The Joint Committee on Taxation, General Explanation of the Tax Reform Act of 1986, stated that no inference is intended as to whether or not revenues from mailing list activities other than those described in section 513(h)(1)(B) of the Code constitute unrelated business income.

Congress recognized that Disabled American Veterans, supra, held that mailing list rentals to commercial firms were not royalties, as defined in section 512(b)(2) of the Code. Section 513(h)(1)(B) and the committee reports manifest Congress' intent that the rental of mailing lists to commercial firms continue to be taxed as income from unrelated trade or business. Therefore, section 513(h)(1)(B) is the sole exemption from taxation of mailing list income.

In light of the legislative history of section 513(h)(1)(B) of the Code, it is clear that Congress acquiesced in the taxation of mailing list income not covered by section 1601 of the Tax Reform Act of 1986. Therefore, the revenues derived by an exempt organization from the use of its membership or donor lists, other than as a result of use specifically sanctioned by section 513(h)(1)(B), constitutes unrelated business taxable income.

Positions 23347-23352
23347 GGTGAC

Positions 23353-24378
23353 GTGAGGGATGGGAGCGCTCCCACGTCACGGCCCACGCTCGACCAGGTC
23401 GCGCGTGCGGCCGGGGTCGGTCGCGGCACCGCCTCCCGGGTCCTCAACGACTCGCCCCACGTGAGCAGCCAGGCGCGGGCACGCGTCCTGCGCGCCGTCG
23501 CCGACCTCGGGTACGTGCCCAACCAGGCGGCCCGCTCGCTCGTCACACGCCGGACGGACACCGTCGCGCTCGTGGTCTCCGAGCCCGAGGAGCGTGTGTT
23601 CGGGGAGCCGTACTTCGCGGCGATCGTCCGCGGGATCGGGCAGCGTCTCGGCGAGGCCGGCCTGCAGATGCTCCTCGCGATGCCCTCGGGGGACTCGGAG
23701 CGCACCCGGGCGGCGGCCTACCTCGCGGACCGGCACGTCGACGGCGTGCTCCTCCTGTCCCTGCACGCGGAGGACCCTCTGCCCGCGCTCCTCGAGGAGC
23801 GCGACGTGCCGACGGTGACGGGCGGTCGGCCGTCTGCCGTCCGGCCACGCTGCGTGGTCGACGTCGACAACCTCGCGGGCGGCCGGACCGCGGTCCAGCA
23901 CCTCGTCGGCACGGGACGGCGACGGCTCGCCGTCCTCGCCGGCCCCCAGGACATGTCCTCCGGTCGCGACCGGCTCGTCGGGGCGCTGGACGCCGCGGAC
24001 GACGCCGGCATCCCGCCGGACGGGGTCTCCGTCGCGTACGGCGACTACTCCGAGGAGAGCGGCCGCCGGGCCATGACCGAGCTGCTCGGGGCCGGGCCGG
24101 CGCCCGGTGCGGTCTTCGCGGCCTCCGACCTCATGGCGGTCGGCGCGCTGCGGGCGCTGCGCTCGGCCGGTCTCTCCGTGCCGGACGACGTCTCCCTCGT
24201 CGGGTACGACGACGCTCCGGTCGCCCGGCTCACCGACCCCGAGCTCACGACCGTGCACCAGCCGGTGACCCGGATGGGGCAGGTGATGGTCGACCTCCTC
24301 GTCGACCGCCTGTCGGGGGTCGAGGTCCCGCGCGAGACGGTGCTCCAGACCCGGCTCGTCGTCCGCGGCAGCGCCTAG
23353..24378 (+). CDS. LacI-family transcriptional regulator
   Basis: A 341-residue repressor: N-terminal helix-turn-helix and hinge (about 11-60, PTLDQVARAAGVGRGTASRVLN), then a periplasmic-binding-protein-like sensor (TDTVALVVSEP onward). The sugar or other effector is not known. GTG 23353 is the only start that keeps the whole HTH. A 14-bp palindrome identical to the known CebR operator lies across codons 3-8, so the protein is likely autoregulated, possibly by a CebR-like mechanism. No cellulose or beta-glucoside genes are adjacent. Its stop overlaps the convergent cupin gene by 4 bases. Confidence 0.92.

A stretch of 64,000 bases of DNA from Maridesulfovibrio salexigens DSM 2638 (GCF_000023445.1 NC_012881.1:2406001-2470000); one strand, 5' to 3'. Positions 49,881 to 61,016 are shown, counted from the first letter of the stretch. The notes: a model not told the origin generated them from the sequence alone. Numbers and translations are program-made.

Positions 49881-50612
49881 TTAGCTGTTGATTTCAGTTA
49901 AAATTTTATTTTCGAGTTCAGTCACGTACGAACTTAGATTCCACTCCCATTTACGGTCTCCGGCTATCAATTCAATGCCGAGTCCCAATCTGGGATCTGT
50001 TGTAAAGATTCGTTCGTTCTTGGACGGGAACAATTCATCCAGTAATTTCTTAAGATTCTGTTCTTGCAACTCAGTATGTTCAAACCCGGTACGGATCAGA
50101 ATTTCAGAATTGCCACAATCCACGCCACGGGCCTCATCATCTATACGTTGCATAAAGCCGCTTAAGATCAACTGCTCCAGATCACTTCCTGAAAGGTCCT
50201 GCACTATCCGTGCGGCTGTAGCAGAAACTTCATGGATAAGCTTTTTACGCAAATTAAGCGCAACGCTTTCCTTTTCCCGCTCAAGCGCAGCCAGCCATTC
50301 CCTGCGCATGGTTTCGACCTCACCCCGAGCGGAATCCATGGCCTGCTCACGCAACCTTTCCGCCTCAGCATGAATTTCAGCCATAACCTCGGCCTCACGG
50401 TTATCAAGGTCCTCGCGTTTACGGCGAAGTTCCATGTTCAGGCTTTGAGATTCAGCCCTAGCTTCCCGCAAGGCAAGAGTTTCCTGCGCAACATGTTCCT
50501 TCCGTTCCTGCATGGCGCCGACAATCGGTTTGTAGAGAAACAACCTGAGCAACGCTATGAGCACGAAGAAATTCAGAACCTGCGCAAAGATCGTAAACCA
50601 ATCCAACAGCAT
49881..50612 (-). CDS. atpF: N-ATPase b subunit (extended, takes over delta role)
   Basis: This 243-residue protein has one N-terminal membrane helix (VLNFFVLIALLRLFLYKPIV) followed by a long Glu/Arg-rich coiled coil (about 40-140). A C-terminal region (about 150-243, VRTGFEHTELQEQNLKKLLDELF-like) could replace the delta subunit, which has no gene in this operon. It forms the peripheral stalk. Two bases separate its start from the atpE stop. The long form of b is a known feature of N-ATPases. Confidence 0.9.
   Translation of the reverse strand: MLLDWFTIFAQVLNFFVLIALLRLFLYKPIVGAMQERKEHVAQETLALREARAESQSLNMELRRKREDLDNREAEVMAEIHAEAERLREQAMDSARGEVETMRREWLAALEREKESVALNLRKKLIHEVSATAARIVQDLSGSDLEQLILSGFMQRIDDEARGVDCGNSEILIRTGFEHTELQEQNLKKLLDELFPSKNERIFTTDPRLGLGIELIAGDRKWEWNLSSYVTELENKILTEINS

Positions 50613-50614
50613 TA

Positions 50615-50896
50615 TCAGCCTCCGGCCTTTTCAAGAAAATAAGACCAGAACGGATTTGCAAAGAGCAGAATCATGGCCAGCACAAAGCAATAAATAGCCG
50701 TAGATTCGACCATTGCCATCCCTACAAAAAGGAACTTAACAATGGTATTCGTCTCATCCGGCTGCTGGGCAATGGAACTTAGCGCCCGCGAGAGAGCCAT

In this case, M's activity clearly does not constitute the "exchange" or "rental" of members' names and addresses within the meaning of the section 513(h)(1)(B) exception and therefore the income derived therefrom is subject to taxation as unrelated business income.

CONCLUSION

The insurance rebate to M is subject to the unrelated business income tax under section 511 through 513 of the Code.

A copy of the technical advice memorandum is to be given to the organization. Section 6110(j)(3) of the Code provides that it may not be used or cited as precedent.